THE ISRAELI EMBASSY in Ireland has stated that a planned redevelopment of Carrisbrook House in Dublin 4 “could be a significant threat to the security and privacy” of its operation.
Israel’s Dublin-based embassy, which is currently housed on the fifth floor of Carrisbrook House, has put a block on the plans for the building after it lodged an appeal against a decision by Dublin council which gave Spectre (Carrisbrook) Ltd the green light to revamp the office block.
Previously, the IDA’s €1 million a year expenditure on lease payments on the largely-empty Carrisbrook House came under the political spotlight.
Comptroller and auditor general Seamus McCarthy told a Public Accounts Committee hearing in July 2016 that it was difficult to market the property because of security risks as the Israeli embassy was a subtenant of the property.
As result, the property was 85% vacant for a number of years. Business Minister Heather Humphreys previously told the Dáil that the IDA exited the lease in December 2015 “as it was the least costly option for the State”.
The IDA’s lease agreement was not due to expire until 2034 and it cost the IDA €9.4 million to exit the lease.
However, Minister Humphreys said while it represented a significant amount, it was “a saving to the State of an estimated €13.65 million in comparison to maintaining the lease until completion”.
According to the company’s accounts, Spectre (Carrisbrook) Ltd, which was incorporated last year, is owned by Luxembourg Investment Company 112 S.á.r.l (1).
In a planning submission, Spectre (Carrisbrook) Ltd proposed external and internal alterations of the existing building. It planned to demolish some structures on the grounds in order to extend the office block.
The city council gave the plan to redevelop the building the go-ahead in spite of an objection lodged by Israel’s ambassador to Ireland, Ze’ev Boker, who noted that the embassy has been a tenant of Carrisbrook House since 1996.
He stated: “We wish to reserve our rights of quiet enjoyment of the 5th floor of the property and ensure that the embassy will be capable of its full and normal operation during the proposed works should planning permission be granted.”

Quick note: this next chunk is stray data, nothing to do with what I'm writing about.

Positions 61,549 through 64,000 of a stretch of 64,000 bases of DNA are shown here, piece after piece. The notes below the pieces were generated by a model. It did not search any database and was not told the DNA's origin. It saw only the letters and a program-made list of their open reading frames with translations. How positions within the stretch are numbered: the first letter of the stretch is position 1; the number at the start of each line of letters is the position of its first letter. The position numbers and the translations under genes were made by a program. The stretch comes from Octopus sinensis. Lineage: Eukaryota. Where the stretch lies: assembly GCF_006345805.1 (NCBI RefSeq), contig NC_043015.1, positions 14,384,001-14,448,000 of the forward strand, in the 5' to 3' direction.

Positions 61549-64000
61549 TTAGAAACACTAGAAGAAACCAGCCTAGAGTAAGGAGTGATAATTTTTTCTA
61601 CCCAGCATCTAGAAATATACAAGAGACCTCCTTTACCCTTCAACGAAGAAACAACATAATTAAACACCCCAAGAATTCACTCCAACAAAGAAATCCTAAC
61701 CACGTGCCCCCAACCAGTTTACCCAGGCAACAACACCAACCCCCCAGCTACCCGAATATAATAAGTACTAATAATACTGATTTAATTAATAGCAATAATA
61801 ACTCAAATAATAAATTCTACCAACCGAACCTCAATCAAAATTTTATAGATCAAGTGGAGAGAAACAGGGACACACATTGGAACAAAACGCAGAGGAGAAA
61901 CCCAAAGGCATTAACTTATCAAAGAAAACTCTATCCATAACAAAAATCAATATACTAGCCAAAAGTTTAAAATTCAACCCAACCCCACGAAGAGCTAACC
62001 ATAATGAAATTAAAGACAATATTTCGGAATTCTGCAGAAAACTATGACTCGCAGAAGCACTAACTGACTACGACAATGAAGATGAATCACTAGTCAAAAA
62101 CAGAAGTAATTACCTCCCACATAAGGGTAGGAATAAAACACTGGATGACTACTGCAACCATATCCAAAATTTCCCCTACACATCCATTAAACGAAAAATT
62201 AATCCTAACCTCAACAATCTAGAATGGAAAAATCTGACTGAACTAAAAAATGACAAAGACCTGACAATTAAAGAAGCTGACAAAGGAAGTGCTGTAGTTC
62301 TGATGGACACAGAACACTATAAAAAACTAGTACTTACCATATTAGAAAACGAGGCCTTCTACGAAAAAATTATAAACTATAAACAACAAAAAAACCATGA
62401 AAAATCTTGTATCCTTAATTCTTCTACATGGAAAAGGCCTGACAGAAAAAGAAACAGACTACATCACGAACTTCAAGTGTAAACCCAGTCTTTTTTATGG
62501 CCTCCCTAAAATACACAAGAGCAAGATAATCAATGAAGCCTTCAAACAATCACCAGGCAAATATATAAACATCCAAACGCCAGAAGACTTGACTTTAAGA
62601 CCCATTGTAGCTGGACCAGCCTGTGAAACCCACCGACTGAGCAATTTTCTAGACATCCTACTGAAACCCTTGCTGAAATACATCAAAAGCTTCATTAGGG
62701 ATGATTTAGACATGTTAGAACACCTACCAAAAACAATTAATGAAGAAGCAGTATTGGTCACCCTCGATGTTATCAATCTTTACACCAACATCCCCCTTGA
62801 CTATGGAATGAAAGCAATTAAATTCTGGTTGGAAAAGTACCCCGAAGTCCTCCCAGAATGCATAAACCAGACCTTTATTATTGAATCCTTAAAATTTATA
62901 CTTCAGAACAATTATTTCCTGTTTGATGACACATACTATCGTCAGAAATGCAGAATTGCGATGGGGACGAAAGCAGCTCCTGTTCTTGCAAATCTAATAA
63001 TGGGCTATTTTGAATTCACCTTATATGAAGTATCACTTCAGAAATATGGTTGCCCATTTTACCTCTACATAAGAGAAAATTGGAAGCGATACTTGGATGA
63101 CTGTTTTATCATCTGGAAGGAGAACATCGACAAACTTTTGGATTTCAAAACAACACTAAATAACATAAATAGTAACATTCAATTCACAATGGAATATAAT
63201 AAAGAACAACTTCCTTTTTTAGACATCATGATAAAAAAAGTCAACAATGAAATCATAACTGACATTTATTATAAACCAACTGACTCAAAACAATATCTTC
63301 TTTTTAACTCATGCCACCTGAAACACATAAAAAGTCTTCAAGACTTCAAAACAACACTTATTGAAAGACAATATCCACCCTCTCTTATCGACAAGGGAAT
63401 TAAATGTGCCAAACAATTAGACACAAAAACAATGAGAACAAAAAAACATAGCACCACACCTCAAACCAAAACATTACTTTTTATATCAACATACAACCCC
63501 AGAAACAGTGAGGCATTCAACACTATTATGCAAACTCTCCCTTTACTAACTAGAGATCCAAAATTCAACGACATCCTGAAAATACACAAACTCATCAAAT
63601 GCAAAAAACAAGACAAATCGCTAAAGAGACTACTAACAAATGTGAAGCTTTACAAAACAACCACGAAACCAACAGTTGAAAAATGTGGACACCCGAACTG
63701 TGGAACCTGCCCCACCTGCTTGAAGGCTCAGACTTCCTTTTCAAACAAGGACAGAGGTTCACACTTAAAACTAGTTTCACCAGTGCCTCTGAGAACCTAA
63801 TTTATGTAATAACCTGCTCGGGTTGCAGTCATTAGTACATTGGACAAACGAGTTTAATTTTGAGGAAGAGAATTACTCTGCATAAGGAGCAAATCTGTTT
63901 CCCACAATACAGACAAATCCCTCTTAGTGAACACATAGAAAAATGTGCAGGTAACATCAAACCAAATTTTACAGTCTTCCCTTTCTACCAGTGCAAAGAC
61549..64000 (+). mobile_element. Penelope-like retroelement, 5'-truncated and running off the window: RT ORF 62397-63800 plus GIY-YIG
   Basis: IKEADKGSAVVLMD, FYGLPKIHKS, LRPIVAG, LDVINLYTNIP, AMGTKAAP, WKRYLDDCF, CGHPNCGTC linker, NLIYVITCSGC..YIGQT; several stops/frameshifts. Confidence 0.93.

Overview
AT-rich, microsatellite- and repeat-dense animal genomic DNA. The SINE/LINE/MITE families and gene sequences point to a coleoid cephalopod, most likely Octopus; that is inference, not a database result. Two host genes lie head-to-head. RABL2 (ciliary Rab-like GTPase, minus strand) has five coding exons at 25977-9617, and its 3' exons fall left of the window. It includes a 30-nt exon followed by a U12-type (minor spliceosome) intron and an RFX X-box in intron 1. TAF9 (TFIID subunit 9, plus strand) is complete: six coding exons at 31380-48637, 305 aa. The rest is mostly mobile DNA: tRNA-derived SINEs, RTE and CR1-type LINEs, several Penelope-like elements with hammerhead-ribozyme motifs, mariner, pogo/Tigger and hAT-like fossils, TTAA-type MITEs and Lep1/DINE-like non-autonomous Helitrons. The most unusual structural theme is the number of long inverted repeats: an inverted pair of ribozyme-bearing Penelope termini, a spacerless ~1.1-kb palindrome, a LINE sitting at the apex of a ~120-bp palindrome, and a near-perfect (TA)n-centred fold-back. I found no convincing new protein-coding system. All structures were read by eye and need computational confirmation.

Boker said that “a further concern is to ensure the security will be maintained at the property and its surrounding areas”.
He added: “We trust that our concerns regarding the likely significant disruption will be taken into account … given our unique position as the sole tenant in the property and the necessity to continue our function as an embassy.”
After the local authority’s decision to award planning permission to Spectre (Carrisbrook) Ltd, the embassy has now formally appealed the decision.
In its appeal, the embassy stated: “We ask the board to note that nothing in the appeal shall be construed as a waiver of the privileges and the immunity of the Embassy of Israel.”
The appeal claims that Dublin council failed to give due consideration to the Israeli Ambassador’s submission.
It added that the layout and design of the proposed extensions to the building could adversely impact on the privacy and security of the established embassy offices.
It also stated that the planned four-storey extension of the redevelopment “could be a significant threat to the security and privacy of the fifth floor”.
The embassy has requested that the board issue a notice for the applicant to make explicit provision for the continuation of the use of the fifth floor as an embassy and to amend the architectural design to address the embassy’s concerns.
A decision is due on the appeal later this year.